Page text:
Tires: 285/75/16 Tread Wrights (BFG A/T casings)
    Etc.: 20" LED bar, Ham Radio, CB, Custom grille, ARB fridge

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    Supporting Vendor YotaDan's Avatar
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    Default Re: Using air bumps as a replacement for air bags on long travel

    The kit for the 06 tundra does not use the correct style of bag. So you would need to modify the bracketry from a different kit.

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    Default Re: Using air bumps as a replacement for air bags on long travel

    Hmmm.... It wouldn't be a big deal for me to fab up my own bracket. But I'm starting to think that using the bumpstops is the better way to go. Seems simpler and better for what I'll be using it for (primarily offroading). I figure I will weld the can to the frame and then weld gussets to the can to distribute it over more of the frame. I also plan on boxing my frame in while I'm there.
    LOCKED & LOADED

    2006 Tundra 4.7L 4x4
    Front: Chaos UCAs, 2.5" Fox Coilovers, 2.5" Fox 2.0 Air Bumps, Powertrax Lock-Right, 1" Diff Drop, Chaos Poly Rack/Pinion Bushings
    Rear: Deaver 10 leaf, 2" Fox Piggybacks 2.5", 4.0" Fox 2.0 Air Bumps, Powertrax No-Slip
    Tires: 285/75/16 Tread Wrights (BFG A/T casings)
    Etc.: 20" LED bar, Ham Radio, CB, Custom grille, ARB fridge

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    Junior Member spazstic's Avatar
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    Default Re: Using air bumps as a replacement for air bags on long travel

    Well, I decided to go with the air bumps. I ordered 2.0 x 4" for the rear, and 2.0 x 2.5" in the front.

    Also ordered a 20" single row light bar while I was at it...

    I'll post up some pics after I install them.
    LOCKED & LOADED

    2006 Tundra 4.7L 4x4
    Front: Chaos UCAs, 2.5" Fox Coilovers, 2.5" Fox 2.0 Air Bumps, Powertrax Lock-Right, 1" Diff Drop, Chaos Poly Rack/Pinion Bushings
    Rear: Deaver 10 leaf, 2" Fox Piggybacks 2.5", 4.0" Fox 2.0 Air Bumps, Powertrax No-Slip
    Tires: 285/75/16 Tread Wrights (BFG A/T casings)
    Etc.: 20" LED bar, Ham Radio, CB, Custom grille, ARB fridge

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    Junior Member spazstic's Avatar
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    Default Re: Using air bumps as a replacement for air bags on long travel

    Installed the air bumps this weekend. I put Fox 2.0 x 2.5" on the front and Fox 2.0 x 4.0" on the rear. Used Synergy's air bump cans, since I liked the way they mounted better. I figured I could weld around the can without worrying about it deforming or causing the pinch bolts to not be able to tighten fully. This way I welded along the length and left the small area where the pinch bolt clamps unwelded.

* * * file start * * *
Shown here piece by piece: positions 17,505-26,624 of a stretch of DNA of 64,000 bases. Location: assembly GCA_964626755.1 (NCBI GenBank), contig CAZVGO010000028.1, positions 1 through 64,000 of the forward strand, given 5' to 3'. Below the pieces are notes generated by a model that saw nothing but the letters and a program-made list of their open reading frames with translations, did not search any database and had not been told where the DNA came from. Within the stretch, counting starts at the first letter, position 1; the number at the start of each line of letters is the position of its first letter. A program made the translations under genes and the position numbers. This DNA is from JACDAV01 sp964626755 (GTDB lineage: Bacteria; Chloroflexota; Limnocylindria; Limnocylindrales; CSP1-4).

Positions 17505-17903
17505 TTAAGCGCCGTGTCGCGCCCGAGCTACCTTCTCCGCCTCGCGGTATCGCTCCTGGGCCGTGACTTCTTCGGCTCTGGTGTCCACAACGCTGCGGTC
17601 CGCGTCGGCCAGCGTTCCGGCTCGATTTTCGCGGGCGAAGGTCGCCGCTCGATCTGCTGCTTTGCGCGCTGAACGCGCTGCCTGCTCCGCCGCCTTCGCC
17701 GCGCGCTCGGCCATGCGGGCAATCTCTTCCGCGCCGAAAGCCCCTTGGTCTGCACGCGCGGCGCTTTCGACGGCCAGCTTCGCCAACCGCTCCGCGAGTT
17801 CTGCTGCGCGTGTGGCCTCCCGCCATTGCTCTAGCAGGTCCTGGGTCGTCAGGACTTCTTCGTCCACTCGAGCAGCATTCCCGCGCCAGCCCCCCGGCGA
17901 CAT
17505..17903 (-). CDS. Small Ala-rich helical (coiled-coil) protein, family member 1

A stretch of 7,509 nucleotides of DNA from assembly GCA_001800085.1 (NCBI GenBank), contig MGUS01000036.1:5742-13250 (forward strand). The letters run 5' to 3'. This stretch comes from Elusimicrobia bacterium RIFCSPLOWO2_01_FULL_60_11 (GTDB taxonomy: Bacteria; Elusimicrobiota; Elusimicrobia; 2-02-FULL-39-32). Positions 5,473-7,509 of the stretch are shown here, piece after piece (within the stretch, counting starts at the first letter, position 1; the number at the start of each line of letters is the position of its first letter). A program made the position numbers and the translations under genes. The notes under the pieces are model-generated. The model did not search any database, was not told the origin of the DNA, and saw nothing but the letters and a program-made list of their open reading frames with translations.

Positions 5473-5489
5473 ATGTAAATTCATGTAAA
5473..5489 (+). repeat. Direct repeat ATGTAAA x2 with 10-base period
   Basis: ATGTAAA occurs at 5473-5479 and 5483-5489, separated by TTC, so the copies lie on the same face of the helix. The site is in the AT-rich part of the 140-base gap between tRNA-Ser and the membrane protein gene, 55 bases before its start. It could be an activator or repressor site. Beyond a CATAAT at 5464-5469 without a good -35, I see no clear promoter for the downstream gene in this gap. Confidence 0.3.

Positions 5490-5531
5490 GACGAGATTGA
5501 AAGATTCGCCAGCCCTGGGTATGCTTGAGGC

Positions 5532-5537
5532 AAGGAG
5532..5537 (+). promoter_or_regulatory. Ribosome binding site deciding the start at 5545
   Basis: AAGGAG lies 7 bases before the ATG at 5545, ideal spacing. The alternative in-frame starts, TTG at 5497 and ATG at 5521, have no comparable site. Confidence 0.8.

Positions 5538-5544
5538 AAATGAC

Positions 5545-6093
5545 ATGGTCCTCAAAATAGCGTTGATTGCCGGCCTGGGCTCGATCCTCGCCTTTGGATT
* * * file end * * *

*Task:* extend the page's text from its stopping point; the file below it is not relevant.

I removed the bed in the rear and boxed in the frame along about a foot where the cans weld to. Pretty easy to do, created a CAD model of it (Cardboard Aided Design) and then cut 1/8" steel out with a plasma cutter I rented from Sunbelt rentals. It was $80/day out the door, but if you pick it up on a Friday afternoon you don't have to return it until Monday morning, and it's only $80 for the weekend then. Created the gussets and front strike plates the same way. Had to notch the gussets a little on the driver's side to fit around the brake lines.

    Rear:





    Front:







    Unfortunately, on the front I mocked it all up by taking the tires off, placing the truck on jackstands, and then jacking up one corner until it lifted off the stands. I figured that was settled height, but was wrong. My 1" of gap turned into 1/4". So the air bumps are basically full time shocks on the front. I don't think this will be a huge problem, but time will tell. The ride isn't much different from without the air bumps, just a tiny bit stiffer but almost unnoticeable. There really isn't much room in the front to place these. I wanted to put the bumps out farther, so that they were contacting the lower arm closer to the wheel, but there just isn't room. I'll probably re-position them when I put long travel on... someday

    The ride is awesome... I took the truck out and beat the crap out of it, and it just asked for more. Pretty much couldn't get it to bottom out. Areas where I would bottom out hard before, I smoothly rolled over. You do notice a little "slapping" noise coming from air bumps, as the delrin ends make contact with the pads.

    I'll be taking it out to the Mojave Desert for a few days starting tomorrow, so I'll really get to put it to it's paces. Haven't tried loading it up yet, I'm curious to see how they work with a lot of weight in the back. Also got a set of 285/75/16 Treadwrights in. Putting those on today with my Spidertrax spacers. I've been in need of some new rubber for a while...

    I'll post back up once I load it up with gear. Should ride a lot nicer with the bumps in. All bumps are at factory pressure - 150 psi I think, my gauge only goes to 100 psi and it's more than that.



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    Crazy Ivan likes this.
    LOCKED & LOADED

    2006 Tundra 4.7L 4x4
    Front: Chaos UCAs, 2.5" Fox Coilovers, 2.5" Fox 2.0 Air Bumps, Powertrax Lock-Right, 1" Diff Drop, Chaos Poly Rack/Pinion Bushings
    Rear: Deaver 10 leaf, 2" Fox Piggybacks 2.5", 4.0" Fox 2.0 Air Bumps, Powertrax No-Slip
    Tires: 285/75/16 Tread Wrights (BFG A/T casings)
    Etc.: 20" LED bar, Ham Radio, CB, Custom grille, ARB fridge